Have you ever considered marijuana for sleep? No?
Well, does this situation ring a bell?
Here’s the scene: It’s Wednesday at 9:45 p.m. You’re halfway through the work week, and it’s already been grueling. All you’ve been looking forward to all day is that sweet, sweet moment when your head hits the pillow and you drift off into a glorious dreamland of puppies and rainbows (if that’s your kind of thing). This earlier-than-normal bedtime is exactly what you need. You snuggle up in your freshly washed sheets and rest that pretty little head of yours on your favorite pillow, and...
Now it’s 11:45 p.m. You’re still awake. Why are you still awake? It’s a full two hours after you hopped into this comfy bed, and you’re still awake? You have to be up at 5:30 a.m. to get to a morning coffee meeting with a potential client, and if you don’t get to sleep soon, you might sleep through the three alarms you set. Wait, did you set the alarms? Yes, you know you set the alarms — you just checked. JUST. GO. TO SLEEP. “It’s not that easy!” you say to yourself. Wait — when did you start talking to yourself? Is this normal? Should you see a counselor? Maybe you should Google it. You pick up your phone. IT’S TWELVE THIRTY. IT’S ALREADY TOMORROW. JUST. GO. TO SLEEP!
You're not alone.
According to the American Sleep Association, insomnia is the most common sleep disorder, impacting 30 percent of adults from time to time and 10 percent of adults chronically. Its causes span the gamut. The National Sleep Foundation (NSF) reports anxiety, nasal allergies, arthritis, back pain, medication side effects, and even poor nutritional habits as causes of insomnia.
Some individuals may find relief from insomnia by treating the specific symptoms of the conditions causing their sleep deficit, but for others, sleep aids are necessary.
Sleep aids come in both over-the-counter and prescription forms and are used by nearly 9 million Americans according to the Centers for Disease Control and Prevention. Perhaps the most common over-the-counter sleep aid is melatonin, which is a hormone produced naturally in the body to regulate one’s circadian rhythm. While melatonin may work well for many with sleep disorders, the NSF reports that “when scientists conduct tests to compare melatonin as a ‘sleeping pill’ to a placebo (sugar pill) most studies show no benefit of melatonin.”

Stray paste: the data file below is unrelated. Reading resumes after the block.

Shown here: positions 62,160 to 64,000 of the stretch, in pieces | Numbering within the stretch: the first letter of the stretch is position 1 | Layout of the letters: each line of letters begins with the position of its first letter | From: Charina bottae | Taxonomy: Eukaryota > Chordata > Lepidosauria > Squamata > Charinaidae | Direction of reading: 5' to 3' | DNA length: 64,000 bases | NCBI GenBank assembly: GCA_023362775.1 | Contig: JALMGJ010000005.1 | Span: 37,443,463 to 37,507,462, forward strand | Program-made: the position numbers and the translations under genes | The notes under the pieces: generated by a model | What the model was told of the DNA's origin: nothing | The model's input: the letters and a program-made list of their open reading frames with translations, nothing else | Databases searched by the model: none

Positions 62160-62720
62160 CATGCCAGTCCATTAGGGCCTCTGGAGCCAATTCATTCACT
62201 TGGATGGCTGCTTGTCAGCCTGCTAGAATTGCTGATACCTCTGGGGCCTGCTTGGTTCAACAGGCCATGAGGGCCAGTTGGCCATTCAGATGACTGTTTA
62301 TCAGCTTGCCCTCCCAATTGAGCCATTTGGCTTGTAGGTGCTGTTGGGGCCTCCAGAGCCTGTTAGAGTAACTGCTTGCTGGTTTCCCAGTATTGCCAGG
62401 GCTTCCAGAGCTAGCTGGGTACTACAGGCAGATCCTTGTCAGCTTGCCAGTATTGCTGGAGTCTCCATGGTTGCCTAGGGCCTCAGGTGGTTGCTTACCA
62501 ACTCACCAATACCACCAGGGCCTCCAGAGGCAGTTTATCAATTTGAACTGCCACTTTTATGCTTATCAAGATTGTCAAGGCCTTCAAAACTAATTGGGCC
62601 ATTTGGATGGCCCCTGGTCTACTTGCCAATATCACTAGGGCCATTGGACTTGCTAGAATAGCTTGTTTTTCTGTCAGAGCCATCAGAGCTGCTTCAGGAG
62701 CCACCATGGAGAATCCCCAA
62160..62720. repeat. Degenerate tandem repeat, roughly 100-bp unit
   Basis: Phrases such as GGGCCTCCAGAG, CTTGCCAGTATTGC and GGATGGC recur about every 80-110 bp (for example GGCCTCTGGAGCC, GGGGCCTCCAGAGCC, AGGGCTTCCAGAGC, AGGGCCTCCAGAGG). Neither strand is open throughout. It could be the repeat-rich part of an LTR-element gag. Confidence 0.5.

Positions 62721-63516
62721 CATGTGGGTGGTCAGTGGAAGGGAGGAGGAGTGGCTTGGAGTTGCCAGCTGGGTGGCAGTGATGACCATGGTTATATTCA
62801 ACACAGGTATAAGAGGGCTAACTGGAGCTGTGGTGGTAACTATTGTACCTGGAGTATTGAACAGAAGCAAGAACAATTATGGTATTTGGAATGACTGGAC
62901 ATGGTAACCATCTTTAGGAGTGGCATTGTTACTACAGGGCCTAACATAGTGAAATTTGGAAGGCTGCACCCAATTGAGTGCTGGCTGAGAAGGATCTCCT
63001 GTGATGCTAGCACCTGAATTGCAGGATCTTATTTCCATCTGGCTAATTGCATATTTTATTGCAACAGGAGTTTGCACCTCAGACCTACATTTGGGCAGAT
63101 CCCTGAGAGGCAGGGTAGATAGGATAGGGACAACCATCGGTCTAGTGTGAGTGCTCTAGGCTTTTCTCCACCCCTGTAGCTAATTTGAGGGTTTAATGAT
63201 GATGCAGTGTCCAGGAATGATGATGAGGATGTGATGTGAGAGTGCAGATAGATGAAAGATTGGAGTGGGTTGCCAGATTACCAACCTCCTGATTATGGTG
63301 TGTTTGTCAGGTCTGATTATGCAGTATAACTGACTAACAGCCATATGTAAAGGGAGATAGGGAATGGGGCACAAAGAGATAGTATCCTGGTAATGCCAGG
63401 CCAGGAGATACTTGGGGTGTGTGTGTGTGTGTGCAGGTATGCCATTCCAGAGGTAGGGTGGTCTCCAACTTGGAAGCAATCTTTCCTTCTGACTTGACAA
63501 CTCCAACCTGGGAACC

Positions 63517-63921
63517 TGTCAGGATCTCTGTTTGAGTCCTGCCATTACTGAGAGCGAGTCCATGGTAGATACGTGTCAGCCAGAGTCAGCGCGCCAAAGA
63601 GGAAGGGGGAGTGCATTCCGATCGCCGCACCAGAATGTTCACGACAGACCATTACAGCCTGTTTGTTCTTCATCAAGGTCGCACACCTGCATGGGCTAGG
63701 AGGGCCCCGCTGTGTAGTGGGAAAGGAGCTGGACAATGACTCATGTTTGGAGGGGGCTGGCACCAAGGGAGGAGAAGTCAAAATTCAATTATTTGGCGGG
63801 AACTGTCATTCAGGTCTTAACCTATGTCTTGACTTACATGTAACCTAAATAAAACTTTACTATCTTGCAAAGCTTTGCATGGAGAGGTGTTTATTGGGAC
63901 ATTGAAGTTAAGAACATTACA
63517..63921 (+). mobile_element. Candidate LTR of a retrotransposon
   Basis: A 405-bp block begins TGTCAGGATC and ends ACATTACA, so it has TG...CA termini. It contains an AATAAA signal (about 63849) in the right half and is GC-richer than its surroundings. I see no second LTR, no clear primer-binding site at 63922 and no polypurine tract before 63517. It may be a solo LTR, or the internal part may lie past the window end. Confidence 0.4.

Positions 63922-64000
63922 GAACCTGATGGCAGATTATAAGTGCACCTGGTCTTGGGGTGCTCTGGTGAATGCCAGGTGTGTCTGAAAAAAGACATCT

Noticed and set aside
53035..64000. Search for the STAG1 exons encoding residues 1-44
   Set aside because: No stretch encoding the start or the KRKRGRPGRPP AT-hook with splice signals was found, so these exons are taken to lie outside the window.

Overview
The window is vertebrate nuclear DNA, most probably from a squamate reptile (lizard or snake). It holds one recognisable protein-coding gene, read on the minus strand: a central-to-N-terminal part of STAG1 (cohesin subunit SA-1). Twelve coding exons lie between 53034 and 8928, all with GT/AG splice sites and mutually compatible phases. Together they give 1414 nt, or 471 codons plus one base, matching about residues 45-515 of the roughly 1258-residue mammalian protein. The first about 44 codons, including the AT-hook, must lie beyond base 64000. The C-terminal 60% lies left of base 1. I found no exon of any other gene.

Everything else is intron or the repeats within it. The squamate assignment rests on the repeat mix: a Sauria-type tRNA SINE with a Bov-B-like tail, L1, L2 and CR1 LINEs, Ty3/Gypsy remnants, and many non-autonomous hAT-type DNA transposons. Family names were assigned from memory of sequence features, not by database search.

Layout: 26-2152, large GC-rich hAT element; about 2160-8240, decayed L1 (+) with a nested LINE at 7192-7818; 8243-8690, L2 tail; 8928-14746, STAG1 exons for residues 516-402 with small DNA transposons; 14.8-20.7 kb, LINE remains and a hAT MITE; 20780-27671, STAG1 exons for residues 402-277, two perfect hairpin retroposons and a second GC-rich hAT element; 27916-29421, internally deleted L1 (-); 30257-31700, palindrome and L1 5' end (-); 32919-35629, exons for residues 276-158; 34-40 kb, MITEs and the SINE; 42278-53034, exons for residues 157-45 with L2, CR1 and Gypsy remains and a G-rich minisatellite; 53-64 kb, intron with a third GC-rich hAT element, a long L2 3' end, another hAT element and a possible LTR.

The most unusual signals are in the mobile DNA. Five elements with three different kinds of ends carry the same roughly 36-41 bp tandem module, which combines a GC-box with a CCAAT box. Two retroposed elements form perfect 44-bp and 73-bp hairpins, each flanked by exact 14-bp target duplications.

For those who do not experience a noticeable improvement in their sleeping habits while taking melatonin, stronger medications may be recommended. Prescription sleep aids including widely recognized brands such as Ambien and Lunesta are known for their ability to help insomniacs fall asleep more quickly and stay asleep longer. But for some, these medications cause unpleasant side effects. Stories of everything from sleep eating to sleep shopping to sleep driving (yes, driving while asleep and having no recollection of said act) have been reported.
So, where is the middle ground?
Yes, marijuana for sleep.
For individuals suffering from sleep disorders who find over-the-counter options to be ineffective, while prescription options on the other end of the spectrum prove to be too powerful, cannabis may be the happy medium.
With so many strains of cannabis, it’s important to note that not all varieties will have the same effect on sleep. In fact, certain types of cannabis may cause users to be more alert, so a little research or trial and error may be necessary prior to self medicating with cannabis for sleep.
Indica is the strain most commonly recognized for its effectiveness in helping insomniacs get to sleep, but those who use marijuana for sleep may find that they feel groggy the following day. Although scientific research is limited, it is believed that cannabis can limit the time spent in the final sleep stage, rapid eye movement or “REM sleep.” The National Institutes of Health explains that REM is crucial to retaining information, meaning that not getting enough REM sleep can limit one’s ability to remember information they learned prior to falling asleep. So keep that in mind as you consider your options.
Is cannabis right for you?
Sleep disorders are not currently recognized as qualifying conditions for medical cannabis. However, professionals in dispensaries in legal states can provide guidance in choosing a strain that has sedative effects.
It may turn out that using marijuana for sleep is a good fit for you.